Church Leadership Reflections Part 3 – Repost

Church leaders may function as accountants, business leaders, planners, therapists, mediators, and public speakers.[1] However, that is not “what” or “who” ecclesial leaders are. Church leaders are not just professionals. The ecclesial tasks of prayer, administering the sacraments, leading worship, and serving the Bread of Life via preaching and teaching are too big for “professionals” to accomplish on their own.[2] These tasks require a supernatural in-filling and a divine call in order to carry them out faithfully.[3] To stray from a biblical ecclesiology is to lose sight of the source of ecclesial anointing. More than that, the church belongs to Jesus, not pastors, elders, deacon boards, or voting congregations. It is His church and we are His people. It seems that the farther the church moves away from a biblical ecclesiology, the more confusion exists regarding whose church it really is. Ephesians 4:11-13 encapsulates both the “team” nature of ecclesial leadership and the Christological underpinning of biblical ecclesiology:

 “And he gave the apostles, the prophets, the evangelists, the shepherds and teachers, to equip the saints for the work of ministry, for building up the body of Christ, until we all attain to the unity of the faith and of the knowledge of the Son of God, to mature manhood, to the measure of the stature of the fullness of Christ”[4]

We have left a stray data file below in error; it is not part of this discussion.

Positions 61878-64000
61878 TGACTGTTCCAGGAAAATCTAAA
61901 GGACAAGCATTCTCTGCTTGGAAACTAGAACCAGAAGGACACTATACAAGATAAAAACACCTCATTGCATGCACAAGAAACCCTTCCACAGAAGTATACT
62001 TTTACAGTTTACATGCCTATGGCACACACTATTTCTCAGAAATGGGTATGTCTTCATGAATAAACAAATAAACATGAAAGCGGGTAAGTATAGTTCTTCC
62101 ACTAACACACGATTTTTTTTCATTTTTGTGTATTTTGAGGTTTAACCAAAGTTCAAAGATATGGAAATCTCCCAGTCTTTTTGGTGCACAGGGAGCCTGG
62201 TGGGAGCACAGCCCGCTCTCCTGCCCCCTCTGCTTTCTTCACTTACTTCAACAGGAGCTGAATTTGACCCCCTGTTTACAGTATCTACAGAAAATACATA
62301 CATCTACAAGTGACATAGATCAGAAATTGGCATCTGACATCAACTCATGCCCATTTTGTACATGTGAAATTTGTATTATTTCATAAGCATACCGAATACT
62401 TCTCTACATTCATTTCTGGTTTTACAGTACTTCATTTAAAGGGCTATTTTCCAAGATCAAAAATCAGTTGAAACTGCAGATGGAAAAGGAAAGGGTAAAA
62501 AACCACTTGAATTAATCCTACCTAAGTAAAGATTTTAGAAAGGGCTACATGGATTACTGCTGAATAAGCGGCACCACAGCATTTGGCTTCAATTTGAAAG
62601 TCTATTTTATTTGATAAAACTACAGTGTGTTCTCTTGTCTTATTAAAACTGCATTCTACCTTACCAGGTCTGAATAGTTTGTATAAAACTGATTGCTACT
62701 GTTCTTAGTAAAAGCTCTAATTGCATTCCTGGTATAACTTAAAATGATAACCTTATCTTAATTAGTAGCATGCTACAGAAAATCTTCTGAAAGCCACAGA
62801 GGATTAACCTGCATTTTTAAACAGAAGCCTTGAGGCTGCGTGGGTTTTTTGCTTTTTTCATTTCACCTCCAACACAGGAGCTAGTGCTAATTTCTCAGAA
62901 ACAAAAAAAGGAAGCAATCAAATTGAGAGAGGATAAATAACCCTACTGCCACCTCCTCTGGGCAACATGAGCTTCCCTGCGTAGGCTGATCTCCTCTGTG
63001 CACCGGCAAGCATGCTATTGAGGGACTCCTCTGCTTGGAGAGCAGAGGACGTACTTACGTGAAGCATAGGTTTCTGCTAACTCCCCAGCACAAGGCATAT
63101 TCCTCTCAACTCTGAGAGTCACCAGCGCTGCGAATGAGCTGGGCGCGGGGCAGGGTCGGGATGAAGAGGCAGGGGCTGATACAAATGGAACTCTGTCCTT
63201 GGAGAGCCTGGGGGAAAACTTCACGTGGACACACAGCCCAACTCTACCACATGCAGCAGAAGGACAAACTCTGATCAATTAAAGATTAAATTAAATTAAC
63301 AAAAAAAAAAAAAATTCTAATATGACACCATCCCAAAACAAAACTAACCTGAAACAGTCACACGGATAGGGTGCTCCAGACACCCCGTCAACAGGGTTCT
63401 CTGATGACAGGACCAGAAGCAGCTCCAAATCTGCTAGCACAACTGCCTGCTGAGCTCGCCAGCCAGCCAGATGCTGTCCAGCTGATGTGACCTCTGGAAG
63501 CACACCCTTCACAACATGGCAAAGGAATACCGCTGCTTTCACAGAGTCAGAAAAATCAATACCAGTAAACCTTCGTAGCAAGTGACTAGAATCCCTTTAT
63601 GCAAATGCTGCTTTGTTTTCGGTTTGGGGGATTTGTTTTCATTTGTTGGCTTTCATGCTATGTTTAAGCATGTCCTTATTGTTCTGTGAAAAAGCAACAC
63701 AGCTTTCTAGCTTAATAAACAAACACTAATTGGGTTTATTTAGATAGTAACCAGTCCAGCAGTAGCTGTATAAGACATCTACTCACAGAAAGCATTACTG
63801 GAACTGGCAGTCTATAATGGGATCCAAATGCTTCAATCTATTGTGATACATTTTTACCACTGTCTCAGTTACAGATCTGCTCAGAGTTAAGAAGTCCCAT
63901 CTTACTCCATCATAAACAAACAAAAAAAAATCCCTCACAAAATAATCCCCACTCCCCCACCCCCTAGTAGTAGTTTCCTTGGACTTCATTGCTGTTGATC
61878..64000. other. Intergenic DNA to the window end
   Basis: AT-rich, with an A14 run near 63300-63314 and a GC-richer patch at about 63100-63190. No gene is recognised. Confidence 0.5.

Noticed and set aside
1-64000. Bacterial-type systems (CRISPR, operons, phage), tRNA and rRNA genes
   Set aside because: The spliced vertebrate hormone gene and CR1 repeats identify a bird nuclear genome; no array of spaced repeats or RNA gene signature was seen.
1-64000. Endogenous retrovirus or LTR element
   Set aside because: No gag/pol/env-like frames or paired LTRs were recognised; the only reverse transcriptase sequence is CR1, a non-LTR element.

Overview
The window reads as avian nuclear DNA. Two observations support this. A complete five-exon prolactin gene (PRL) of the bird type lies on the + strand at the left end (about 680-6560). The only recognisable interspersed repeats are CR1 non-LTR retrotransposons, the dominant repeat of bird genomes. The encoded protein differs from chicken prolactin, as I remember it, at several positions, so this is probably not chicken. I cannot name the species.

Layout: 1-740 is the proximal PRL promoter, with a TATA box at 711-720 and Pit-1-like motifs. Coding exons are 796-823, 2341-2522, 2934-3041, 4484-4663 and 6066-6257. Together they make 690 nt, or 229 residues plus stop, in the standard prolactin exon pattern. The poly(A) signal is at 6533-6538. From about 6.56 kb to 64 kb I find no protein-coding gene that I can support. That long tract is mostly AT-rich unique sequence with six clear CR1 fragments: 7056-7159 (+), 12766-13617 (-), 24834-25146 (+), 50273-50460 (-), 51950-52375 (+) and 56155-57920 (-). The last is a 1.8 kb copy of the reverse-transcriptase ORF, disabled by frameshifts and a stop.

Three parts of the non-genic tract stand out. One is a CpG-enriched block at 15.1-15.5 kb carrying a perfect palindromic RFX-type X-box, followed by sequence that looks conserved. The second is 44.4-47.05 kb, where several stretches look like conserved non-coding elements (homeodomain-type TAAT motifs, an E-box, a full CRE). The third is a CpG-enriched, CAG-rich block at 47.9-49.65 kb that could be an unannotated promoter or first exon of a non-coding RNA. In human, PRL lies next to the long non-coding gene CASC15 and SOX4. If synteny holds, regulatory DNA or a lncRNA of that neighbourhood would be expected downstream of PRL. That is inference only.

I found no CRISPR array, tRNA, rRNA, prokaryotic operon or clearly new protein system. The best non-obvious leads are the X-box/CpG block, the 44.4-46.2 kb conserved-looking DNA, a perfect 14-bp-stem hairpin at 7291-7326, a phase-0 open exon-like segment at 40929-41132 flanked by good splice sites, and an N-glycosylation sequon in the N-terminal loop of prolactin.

Thus, church leaders are called to work together (APEST) and equip the church as we all grow in Christ-likeness. Simply put: “it” is not about us.

Since ecclesial leadership as a science is relatively new, there exists much room within the growing field for both exegetical research and practical teaching that may aid the next generation of church leaders. In the last 30 years, it seems as if the proverbial pendulum swung from one extreme (no leadership theory) all the way to the other extreme (secular based theory). The future of ecclesial leadership is poised for a healthy return “to center.” I am humbled that I get to play a small part in the process.

[1] W. H. Willimon. Pastor: The theology and practice of ordained ministry. (Tennessee: Abingdon Press, 2002.) 862-944.

[2] John Piper. Brothers, we are not professionals: A plea to pastors for radical ministry(Tennessee: B&H Publishing Group, 2013), 259.

[3] J. Oswald Sanders. Spiritual leadership: A commitment to excellence for every believer. (Illinois: Moody Publishers, 2007), 525.

[4] Ephesians 4:11-13, ESV

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